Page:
Online Hockey Betting

How to bet on Hockey Online


Hockey betting is quite popular in northern countries like Canada, Russian, Finland and Sweden, where people grow up with the sport. But on an international scale, hockey popularity doesn't rank as high as baseball, basketball, soccer and football.

This being said, bookmakers aren't as concerned about spending time creating hockey betting lines. So if you put some work into the matter, you can find really soft lines and pull nice profits through this game. Of course, everybody needs to learn the basics first, so let's go over the main points on how to bet on hockey online.

Finding an Online Hockey Sportsbook

Most online sportsbooks offer hockey lines, so you can go pretty much anywhere and start wagering during the NHL season. The big thing to look for is a book that offers a wide range of banking options, plenty of promotions, good customer support and some prop bets, if you're into this. As for customer support, send them an email or use live chat to see how responsive and knowledgeable the team is.

When you've signed up and made a deposit at a particular sportsbook, you can simply navigate to the hockey section and begin wagering. If hockey betting lines look like Greek to you, keep reading to learn about the moneyline, 20-cent lines, the puck line, totals and the Grand Salami.


Tuukka Rask

Many internet sportsbooks - especially those in North America - use a moneyline to create hockey lines. When betting on a moneyline, you're merely picking which team you think will win the game, regardless of the final score. But in order to keep action even on both teams, sportsbooks attach odds to make underdogs more attractive. Here's an example:

Detroit Red Wings  -170
Columbus Blue Jackets  +200

Detroit is favored to win this game because bettors would be risking $170 to earn $100 in profit. Wagering on the underdog Blue Jackets would require risking $100 to collect $200 in profit.

20-Cent Line

In NHL betting, you'll hear the term "20-cent line" thrown around a lot. 20-cent lines are often used in evenly matched NHL games and refer to the difference between teams' odds. You can check out a sample 20-cent line below:

Boston Bruins  +110
Chicago Blackhawks  -130

Ignoring the plus and minus signs, you can see that there's a difference of 20 between the two lines - thus the name 20-cent line. Here people are risking $130 on the Blackhawks to win $100, and betting $100 on the Bruins to earn $110.

Puck Line

Anybody who's ever wagered on baseball - where there's a run line - should immediately understand a puck line. Basically, the puck line is a spread of 1.5 goals that's used in conjunction with the moneyline. Take a look at how this works below:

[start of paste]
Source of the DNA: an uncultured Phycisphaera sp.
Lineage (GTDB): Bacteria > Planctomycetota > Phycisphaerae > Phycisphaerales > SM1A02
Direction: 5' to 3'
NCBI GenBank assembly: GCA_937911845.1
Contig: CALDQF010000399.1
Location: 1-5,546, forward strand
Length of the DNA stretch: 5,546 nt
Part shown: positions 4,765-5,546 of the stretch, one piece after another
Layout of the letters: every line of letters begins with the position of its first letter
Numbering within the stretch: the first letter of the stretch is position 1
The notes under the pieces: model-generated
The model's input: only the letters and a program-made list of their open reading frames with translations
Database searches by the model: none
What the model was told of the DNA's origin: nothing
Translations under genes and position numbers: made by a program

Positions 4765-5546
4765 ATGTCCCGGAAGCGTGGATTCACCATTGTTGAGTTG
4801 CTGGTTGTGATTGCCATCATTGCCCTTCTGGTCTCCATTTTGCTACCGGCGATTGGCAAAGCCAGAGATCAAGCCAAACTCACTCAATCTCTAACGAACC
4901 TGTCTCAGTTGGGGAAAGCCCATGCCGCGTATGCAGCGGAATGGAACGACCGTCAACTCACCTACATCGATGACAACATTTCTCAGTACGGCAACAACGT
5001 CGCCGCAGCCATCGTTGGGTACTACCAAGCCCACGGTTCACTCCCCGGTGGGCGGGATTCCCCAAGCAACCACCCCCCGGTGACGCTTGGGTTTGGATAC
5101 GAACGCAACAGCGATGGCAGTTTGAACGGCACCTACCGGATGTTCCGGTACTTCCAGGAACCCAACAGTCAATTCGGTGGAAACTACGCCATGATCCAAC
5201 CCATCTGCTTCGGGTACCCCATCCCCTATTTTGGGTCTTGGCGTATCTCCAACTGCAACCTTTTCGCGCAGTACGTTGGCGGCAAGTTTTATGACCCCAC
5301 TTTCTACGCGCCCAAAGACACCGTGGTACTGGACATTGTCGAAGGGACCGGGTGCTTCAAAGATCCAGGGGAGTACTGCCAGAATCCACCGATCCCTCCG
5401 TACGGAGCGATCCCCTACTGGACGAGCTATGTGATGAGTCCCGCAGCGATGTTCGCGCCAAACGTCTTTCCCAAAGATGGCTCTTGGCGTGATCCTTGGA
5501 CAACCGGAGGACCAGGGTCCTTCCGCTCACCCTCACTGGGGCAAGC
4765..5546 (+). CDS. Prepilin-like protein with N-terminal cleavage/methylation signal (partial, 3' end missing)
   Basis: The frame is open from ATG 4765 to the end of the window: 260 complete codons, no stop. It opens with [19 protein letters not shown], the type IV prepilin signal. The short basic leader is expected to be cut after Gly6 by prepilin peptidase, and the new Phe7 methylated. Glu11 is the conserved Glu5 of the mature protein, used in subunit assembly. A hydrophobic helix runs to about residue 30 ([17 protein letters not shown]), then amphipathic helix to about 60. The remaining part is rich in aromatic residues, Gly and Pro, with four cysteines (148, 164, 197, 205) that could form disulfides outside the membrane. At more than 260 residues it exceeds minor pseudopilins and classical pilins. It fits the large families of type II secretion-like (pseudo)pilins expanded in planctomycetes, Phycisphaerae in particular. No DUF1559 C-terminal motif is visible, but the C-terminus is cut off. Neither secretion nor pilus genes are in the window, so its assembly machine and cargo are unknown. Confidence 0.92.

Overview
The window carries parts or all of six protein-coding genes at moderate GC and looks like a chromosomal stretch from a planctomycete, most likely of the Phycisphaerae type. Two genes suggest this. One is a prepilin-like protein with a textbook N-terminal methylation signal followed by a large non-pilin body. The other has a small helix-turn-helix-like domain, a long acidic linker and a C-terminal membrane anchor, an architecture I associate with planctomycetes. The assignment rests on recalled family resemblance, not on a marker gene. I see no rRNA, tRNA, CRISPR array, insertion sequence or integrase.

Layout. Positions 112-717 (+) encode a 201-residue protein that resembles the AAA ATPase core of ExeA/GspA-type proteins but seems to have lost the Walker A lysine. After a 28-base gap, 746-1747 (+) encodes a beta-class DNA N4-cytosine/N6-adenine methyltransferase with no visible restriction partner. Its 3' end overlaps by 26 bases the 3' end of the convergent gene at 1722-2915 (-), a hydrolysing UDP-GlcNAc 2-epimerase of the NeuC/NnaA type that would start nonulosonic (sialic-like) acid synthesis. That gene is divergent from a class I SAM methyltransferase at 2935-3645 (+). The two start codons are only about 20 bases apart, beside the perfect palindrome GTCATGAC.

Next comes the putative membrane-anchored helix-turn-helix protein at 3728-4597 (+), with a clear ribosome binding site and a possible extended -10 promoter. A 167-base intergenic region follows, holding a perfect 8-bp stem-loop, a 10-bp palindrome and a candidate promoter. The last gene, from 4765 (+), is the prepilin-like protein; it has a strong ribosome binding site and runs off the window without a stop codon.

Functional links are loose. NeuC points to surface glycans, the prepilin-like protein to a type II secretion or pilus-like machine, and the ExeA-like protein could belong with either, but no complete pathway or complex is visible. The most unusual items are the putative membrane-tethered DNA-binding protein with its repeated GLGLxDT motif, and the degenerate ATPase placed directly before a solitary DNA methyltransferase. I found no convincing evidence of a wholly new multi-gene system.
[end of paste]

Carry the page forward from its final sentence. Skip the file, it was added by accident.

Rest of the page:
Pittsburgh Penguins  -1.5  (+190)
Philadelphia Flyers  +1.5  (-180)


The Penguins are favored here because they have to cover 1.5 goals for a successful wager. If Pittsburgh only wins by one goal, anybody who bets on them loses. Because the Penguins have to cover 1.5 goals, people only have to risk $100 to earn a $190 profit.

The underdog Flyers can lose by one goal and still provide a successful bet. However, since Philadelphia is being spotted 1.5 goals, bettors must risk $180 for every $100 in profit.

Totals (Over/Under)

Rather than wagering on teams going head to head, you can also bet on how many goals the two teams will collectively score. Totals is a pretty easy concept to understand, so we'll just jump right into an example:

Dallas Stars   Over 5.5  (-110)
Phoenix Coyotes   Under 5.5  (-110)

If a bettor takes the over, Dallas and Phoenix must combine to score 6 goals or more for a successful wager. Anybody taking the under would hope for both teams to score 5 goals or less. Both bets would pay out $100 for every $110 wagered.

Do note that sometimes there'll be different odds attached to the over and under, rather than flat -110 odds. Here's an example of this:

Dallas Stars  Over 5.5  (+105)
Phoenix Coyotes  Under 5.5  (-115)

This contest isn't expected to be a high-scoring affair, so players taking the under would risk $115 to earn $100 in profit. On the other hand, they'd be wagering $100 to win $105 in profit by taking the over.

The Grand Salami

One really fun and unique aspect of NHL betting is the "Grand Salami." The Grand Salami is an over/under wager on the amount of goals scored in every NHL game during a particular day. Here's an illustration of this wager:

Grand Salami (10 Games)  Over +55.5  (-110)
Grand Salami (10 Games)  Under -55.5  (-110)

This works just like any other totals bet since taking the over requires all 10 teams to score 56 goals or more; those betting the under will hope for 55 goals or less.

When you understand the basics of hockey betting, it makes the activity much more fun and enjoyable. And hockey wagering is even better when you develop a good strategy and start winning!